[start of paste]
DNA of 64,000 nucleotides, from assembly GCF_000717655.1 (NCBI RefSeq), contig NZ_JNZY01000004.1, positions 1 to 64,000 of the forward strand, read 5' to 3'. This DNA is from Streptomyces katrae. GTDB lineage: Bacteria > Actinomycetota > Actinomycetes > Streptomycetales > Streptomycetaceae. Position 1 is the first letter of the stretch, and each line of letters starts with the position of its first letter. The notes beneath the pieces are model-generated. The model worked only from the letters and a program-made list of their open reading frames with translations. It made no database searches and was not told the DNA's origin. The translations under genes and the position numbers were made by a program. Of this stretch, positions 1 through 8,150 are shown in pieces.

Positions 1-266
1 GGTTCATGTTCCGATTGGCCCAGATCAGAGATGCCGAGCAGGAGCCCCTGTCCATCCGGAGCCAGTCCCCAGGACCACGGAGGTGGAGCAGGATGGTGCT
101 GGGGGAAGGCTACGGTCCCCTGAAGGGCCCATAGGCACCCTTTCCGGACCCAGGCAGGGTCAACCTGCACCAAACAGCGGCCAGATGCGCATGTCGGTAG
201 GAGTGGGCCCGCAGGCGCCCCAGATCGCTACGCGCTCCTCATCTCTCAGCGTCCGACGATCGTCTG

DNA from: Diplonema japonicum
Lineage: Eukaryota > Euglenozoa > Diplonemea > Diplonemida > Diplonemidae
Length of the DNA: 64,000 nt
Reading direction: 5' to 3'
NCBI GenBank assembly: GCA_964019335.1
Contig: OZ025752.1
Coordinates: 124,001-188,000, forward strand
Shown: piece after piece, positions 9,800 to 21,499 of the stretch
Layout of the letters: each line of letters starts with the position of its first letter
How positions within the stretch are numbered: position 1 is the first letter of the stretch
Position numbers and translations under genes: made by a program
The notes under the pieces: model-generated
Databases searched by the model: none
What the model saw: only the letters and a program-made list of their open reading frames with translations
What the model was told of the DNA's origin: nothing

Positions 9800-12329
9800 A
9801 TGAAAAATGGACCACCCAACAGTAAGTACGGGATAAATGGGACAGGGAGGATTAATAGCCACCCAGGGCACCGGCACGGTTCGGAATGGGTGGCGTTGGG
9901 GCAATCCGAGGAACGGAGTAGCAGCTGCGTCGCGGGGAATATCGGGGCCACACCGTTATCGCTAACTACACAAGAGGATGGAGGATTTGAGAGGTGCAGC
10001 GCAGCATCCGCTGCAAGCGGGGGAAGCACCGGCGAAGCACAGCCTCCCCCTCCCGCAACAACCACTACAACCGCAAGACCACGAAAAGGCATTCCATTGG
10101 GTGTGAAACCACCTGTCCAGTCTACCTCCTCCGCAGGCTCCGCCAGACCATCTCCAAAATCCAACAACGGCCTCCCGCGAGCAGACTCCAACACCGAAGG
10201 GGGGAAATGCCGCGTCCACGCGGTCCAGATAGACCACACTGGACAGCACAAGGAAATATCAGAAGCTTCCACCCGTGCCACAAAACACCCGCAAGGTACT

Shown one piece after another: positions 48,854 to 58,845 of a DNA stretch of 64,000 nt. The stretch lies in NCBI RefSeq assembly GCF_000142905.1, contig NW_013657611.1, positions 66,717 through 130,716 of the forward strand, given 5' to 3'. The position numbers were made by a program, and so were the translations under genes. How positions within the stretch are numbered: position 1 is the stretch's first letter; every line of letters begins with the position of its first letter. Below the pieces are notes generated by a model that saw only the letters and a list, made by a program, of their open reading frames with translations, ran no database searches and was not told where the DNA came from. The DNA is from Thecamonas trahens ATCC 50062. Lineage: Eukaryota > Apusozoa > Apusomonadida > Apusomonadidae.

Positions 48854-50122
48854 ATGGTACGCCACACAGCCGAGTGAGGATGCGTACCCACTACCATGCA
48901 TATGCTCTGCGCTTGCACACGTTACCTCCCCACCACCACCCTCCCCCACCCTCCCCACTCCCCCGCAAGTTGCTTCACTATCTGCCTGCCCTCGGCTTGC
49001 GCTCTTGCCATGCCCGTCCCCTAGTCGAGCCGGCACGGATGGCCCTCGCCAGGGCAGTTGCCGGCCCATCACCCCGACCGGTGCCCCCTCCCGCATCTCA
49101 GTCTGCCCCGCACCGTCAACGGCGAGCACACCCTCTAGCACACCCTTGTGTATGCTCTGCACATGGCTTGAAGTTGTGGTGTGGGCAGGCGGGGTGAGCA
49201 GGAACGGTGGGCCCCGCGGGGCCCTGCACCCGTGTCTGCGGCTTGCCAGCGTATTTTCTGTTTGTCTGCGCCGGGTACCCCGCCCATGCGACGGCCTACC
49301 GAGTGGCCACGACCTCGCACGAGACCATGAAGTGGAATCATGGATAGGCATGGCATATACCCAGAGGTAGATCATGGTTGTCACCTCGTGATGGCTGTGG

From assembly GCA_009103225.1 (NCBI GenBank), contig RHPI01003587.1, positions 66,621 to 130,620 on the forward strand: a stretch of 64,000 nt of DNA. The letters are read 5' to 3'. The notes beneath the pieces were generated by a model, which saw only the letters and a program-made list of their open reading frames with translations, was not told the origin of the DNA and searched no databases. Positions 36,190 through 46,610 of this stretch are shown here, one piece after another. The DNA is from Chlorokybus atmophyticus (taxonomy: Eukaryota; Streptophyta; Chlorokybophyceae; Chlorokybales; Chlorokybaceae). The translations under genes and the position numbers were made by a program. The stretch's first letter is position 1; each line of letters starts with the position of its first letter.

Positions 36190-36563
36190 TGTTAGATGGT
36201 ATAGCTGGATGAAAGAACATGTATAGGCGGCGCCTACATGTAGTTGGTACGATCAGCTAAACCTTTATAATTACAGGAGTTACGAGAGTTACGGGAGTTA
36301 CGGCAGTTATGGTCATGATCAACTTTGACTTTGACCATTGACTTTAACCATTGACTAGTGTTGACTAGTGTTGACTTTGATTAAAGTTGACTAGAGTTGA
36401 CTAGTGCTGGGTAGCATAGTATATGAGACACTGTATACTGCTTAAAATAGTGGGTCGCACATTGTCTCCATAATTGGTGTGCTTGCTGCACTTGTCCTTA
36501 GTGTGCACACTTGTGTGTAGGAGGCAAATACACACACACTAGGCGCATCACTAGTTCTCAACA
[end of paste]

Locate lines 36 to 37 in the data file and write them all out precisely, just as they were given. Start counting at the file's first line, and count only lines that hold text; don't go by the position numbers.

From assembly GCA_009103225.1 (NCBI GenBank), contig RHPI01003587.1, positions 66,621 to 130,620 on the forward strand: a stretch of 64,000 nt of DNA. The letters are read 5' to 3'. The notes beneath the pieces were generated by a model, which saw only the letters and a program-made list of their open reading frames with translations, was not told the origin of the DNA and searched no databases. Positions 36,190 through 46,610 of this stretch are shown here, one piece after another. The DNA is from Chlorokybus atmophyticus (taxonomy: Eukaryota; Streptophyta; Chlorokybophyceae; Chlorokybales; Chlorokybaceae). The translations under genes and the position numbers were made by a program. The stretch's first letter is position 1; each line of letters starts with the position of its first letter.

Positions 36190-36563